Into the Darkness


The days are still growing shorter, people in colder climates are dressing with warmer clothes, winter-proofing cars, and carefully navigating days when the temperature hovers around 32 degrees Farenheit. Here in the warmer climates, those of us who come from colder places have a longing for colder days!

This time of waiting – of waiting for the light, the longest night and shortest day, which will relentlessly move into longer days, one moment at a time – is a time, as I wrote in an earlier post, to go into the deeper, darker places of ourselves.

Maybe we do this naturally, without guidance. Many women in particular confide that as the days grow shorter, they do some “cocooning,” going inside, baking, cleaning the dark spaces in the house, taking care of things that in the sunshine days did not seem important. In this season of darkness, there is time and space for taking care of these things.

What do we find in those cobwebby, shadowy places in ourselves? We often find tears there. We discover grief, even grief that has been forgotten, or set aside. We may find things we didn’t ever want to see again. We find things we didn’t want to remember, perhaps. We see the faces and the memories of those who are no longer with us – how we wish we could see them again, one more time! Words may arise in us, things that were said; perhaps those unsaid things arise in our thoughts, as well. We have carried those unspoken words with us, hanging in the air between us and another.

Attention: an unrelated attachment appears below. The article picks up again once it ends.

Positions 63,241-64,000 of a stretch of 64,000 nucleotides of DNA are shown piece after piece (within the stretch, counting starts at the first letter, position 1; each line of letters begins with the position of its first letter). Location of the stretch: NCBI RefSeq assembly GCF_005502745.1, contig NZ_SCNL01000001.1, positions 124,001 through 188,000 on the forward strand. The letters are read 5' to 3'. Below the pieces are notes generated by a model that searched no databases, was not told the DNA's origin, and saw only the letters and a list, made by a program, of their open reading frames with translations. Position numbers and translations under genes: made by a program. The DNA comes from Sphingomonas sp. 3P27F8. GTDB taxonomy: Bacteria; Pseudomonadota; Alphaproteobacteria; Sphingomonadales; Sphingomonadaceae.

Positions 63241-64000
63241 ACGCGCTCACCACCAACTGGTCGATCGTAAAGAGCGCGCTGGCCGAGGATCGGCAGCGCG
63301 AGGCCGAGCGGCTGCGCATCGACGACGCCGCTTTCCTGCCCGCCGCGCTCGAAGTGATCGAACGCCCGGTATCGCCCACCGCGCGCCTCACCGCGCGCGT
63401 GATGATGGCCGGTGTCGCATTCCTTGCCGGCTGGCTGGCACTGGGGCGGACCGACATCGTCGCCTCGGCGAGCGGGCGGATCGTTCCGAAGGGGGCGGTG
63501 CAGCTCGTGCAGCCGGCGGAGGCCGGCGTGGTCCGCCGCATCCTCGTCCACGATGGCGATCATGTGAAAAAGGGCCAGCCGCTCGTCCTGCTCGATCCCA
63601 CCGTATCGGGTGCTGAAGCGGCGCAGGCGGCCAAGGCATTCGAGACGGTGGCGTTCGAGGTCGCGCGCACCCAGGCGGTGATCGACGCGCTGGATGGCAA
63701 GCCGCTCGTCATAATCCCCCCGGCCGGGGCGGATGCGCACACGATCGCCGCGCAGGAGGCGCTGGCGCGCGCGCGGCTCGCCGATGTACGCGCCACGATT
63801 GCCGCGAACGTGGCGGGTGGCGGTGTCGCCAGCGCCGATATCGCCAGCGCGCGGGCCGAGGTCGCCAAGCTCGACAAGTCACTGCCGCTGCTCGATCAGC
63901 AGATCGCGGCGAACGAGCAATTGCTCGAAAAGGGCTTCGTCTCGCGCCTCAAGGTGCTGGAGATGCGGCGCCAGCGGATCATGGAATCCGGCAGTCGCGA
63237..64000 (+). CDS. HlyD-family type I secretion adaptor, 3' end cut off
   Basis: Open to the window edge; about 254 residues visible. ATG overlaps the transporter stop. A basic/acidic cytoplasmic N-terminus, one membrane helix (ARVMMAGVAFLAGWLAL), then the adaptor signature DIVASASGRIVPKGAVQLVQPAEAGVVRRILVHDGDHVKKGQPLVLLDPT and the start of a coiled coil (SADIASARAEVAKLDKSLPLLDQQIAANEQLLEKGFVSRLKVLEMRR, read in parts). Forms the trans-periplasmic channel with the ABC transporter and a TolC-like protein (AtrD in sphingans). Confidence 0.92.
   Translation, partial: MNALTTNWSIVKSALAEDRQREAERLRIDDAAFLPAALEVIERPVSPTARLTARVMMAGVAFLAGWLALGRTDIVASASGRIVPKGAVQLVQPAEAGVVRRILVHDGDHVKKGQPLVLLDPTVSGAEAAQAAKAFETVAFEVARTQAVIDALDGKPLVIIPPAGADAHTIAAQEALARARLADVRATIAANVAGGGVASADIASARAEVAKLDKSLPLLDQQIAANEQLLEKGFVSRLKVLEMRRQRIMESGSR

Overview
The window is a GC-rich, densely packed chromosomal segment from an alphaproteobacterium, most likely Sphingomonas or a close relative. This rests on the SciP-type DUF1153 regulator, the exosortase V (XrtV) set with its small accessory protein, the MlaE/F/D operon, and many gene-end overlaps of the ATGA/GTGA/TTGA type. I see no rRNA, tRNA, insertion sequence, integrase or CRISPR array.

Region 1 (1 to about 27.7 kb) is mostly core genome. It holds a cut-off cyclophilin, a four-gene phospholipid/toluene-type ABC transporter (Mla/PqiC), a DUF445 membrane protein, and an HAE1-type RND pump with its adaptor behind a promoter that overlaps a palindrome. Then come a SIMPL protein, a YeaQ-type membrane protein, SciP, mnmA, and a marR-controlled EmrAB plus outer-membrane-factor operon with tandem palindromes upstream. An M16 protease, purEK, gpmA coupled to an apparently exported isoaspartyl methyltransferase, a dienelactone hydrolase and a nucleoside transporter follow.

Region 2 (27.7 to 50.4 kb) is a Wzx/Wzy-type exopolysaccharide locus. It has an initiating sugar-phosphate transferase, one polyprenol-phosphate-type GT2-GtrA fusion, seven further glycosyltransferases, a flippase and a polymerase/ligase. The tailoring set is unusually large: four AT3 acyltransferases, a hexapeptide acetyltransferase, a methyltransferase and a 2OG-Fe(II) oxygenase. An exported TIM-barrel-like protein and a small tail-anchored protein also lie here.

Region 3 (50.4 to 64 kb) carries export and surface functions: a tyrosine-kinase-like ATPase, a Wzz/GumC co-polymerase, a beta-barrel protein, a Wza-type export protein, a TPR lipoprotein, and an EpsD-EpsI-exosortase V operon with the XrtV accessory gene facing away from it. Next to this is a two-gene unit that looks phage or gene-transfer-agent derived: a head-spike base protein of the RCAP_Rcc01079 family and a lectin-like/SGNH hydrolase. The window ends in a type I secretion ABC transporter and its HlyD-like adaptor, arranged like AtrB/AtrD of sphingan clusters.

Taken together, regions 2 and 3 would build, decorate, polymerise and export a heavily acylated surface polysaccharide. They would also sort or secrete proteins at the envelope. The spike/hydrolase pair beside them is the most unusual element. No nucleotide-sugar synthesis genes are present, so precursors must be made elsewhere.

When we go into the darkness of ourselves, we may find things we don’t want to find – or to see! We may discover some feelings we wish we didn’t have: jealousies, hates, fears, terrors. We may remember someone who abused us, someone who tried to keep us from becoming our truest selves, because their own dark places were never explored.

Or we find confusing things, things we will never understand.

Sometimes when we go inside ourselves, we may discover something with complete clarity, something we’ve always known. There, touching it again for the first time in many years, our knees on the hard wooden floor of our memory, we begin to see it glimmer. Maybe that clarity is something we need desperately, now. We are grateful.

During this season of this year, there is much talk about the system of racism that pervades us as a country, as a people. Liberal or conservative, socially progressive or longing for values that don’t seem to exist anymore, we seem to be having a conversation we have needed to have for a long time. We may be hopeful, we may find hope as a people in those under-belly places of our collective psyche, or we may find even more hopelessness than we have now. As you think about the happenings of these past few months, I invite you to listen to the Bill Moyers’ interview of journalist Ta-Nehisi as he frames the nation’s history of slavery and white supremacy in challenging terms.

Sometimes when we go within – as a people, as individuals – we may find unresolved things that cannot, will not be easily resolved. We may cry or shout or rage again and again, and this may never end.

It is interesting that this season of darkness that brings us face to face with the light is associated with hope. Maybe it’s more appropriate to call it Hope, with a big H. We all need this hope, and it’s something we can’t buy at the stores, at the busy malls. I think maybe Hope arises from that journey into the darkness.

“All shall be well, all shall be well, all shall be well.” Julian of Norwich, mystic.

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